Saturday, January 14, 2017

Tool for Titans #37 : Put the Big Stones into the Jar First

This section is on the father of Progressive House Music DJ Kaskade who was nominated for the Grammys five times. After reading this short section twice, I have no idea why this is in the wealth section.

Anyway, I'm just going to talk about that famous metaphor where the professor asks the university students to put rocks of different sizes into a jar. If you put the smallest rocks into the jar first, there would be insufficient space to put the large rocks later. Instead, the optimal approach to maximise the use of the jar would be to put the largest rocks into the jar first before the smaller rocks. This maximises the use of the jar and you can even put some sand into jar later on.

While this is a good metaphor to advise people to make room for their biggest priorities, the folks in their 20s will not even know the size of the rocks before they start prioritising which rocks to put into the jar first.

Are are limits to how far a good metaphor can go in assisting us in life decisions.

I just had a meet-up with my buddies and just now we suddenly had this really candid conversation about what my buddies had originally planned to do about setting up a family when they were much younger.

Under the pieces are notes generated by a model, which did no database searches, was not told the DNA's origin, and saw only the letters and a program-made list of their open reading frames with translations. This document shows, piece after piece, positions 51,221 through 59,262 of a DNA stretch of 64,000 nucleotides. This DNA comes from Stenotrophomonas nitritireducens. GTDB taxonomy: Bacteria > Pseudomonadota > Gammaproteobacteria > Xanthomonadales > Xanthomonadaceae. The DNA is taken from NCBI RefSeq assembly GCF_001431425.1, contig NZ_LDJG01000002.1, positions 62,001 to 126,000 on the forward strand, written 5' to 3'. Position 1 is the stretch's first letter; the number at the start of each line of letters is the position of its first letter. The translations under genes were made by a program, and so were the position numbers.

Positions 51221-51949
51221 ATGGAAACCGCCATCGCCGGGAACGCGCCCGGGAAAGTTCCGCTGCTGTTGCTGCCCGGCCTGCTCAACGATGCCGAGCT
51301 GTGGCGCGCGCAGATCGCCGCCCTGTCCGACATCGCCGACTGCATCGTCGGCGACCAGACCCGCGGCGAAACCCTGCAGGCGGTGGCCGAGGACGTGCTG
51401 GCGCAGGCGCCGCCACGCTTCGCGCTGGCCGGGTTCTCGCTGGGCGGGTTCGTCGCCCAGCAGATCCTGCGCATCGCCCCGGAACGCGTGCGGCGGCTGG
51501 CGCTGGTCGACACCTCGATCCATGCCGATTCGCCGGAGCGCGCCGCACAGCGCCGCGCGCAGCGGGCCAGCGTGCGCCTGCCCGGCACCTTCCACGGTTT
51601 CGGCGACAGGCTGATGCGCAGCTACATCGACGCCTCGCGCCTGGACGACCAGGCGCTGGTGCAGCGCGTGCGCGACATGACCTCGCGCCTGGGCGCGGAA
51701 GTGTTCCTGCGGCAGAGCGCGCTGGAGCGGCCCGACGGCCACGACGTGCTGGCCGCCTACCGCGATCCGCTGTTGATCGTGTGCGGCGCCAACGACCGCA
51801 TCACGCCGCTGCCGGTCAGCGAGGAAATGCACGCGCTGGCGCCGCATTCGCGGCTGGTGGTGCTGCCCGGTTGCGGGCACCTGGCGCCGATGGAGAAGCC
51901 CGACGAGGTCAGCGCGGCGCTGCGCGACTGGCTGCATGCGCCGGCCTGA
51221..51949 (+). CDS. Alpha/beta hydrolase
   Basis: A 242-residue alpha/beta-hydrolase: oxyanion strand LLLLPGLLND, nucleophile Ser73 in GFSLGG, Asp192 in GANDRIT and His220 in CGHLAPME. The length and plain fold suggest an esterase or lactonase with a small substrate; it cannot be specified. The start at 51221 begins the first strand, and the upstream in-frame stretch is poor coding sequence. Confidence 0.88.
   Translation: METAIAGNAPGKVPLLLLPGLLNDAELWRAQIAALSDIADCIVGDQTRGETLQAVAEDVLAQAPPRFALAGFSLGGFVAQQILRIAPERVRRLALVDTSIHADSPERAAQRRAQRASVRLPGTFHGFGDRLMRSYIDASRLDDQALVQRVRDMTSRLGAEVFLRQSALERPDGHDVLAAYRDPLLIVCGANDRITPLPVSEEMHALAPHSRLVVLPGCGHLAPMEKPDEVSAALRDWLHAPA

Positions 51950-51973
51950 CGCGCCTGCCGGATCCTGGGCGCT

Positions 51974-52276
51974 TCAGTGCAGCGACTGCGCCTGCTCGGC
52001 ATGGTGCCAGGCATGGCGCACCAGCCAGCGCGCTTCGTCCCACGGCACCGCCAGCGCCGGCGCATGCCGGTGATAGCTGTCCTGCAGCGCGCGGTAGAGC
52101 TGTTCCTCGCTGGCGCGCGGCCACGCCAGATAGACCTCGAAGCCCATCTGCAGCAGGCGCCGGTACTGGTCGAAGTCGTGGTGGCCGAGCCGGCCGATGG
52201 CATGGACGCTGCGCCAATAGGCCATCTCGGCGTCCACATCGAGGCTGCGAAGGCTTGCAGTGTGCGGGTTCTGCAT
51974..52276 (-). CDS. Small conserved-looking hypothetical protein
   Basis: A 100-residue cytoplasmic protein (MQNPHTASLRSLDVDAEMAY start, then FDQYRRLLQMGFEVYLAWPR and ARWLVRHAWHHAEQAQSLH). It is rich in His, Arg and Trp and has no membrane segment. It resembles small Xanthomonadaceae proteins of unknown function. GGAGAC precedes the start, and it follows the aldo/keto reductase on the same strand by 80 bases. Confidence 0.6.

The story began when we gossiped about a friend who supposed had his life planned out after junior college, he was supposed to have a stable job with the uniformed services and would be happily married in his early 20s. Life did not turn out his way because he had some pretty bad patches in his relationships and now completely turned off on the idea of marriage.

Then some other friend shared about his own initial goal of marrying young because he thought his life would be modelled after his dad. For other various reasons, he too, remains single today.

I am currently the only married guy in my usual group. When I was in university, marriage was the last thing on my mind (although I was a horny desperado in the later stages of University life which led to many misadventures and some  encounters which I may probably write about one day on this blog).

Furthermore, my dad married late for men in his generation, so I was fighting hard to marry later than he did ( which I did ), instinctively I wanted financial freedom as a single man before I took the plunge.

As an engineer in my 20s, I had no Culture in my life. I had no Art. A few years down the road, I would have a HP12C calculator. ( I soon learnt that if you have a HP12C and master reverse polish notation, you neither need Art nor Culture in Singapore. )

My obsession was money, playing Dungeons and Dragons and building a solid career.

After reading Robert Kiyosaki, I figured out that as a male without economic resources in my 20s, I basically had a Lan4 Ming4 Yi4 Tiao2 - A worthless life which I can throw into my career.

How did the family rock appear in my jar when I did not prioritise this early in my life ? Why do I even have kids today ?

Why do some couples pay me to listen to my advise on relationship and personal finance today ?

( Maybe they just want to listen to Thomas or Lionel. )

But the moral of story is that metaphors are great.

But having an Intention does not equate to an outcome.

Your large rocks can mutate into small rocks when your personal circumstances change.

And sometimes your jar just breaks and you need to get a new one to move on with life.














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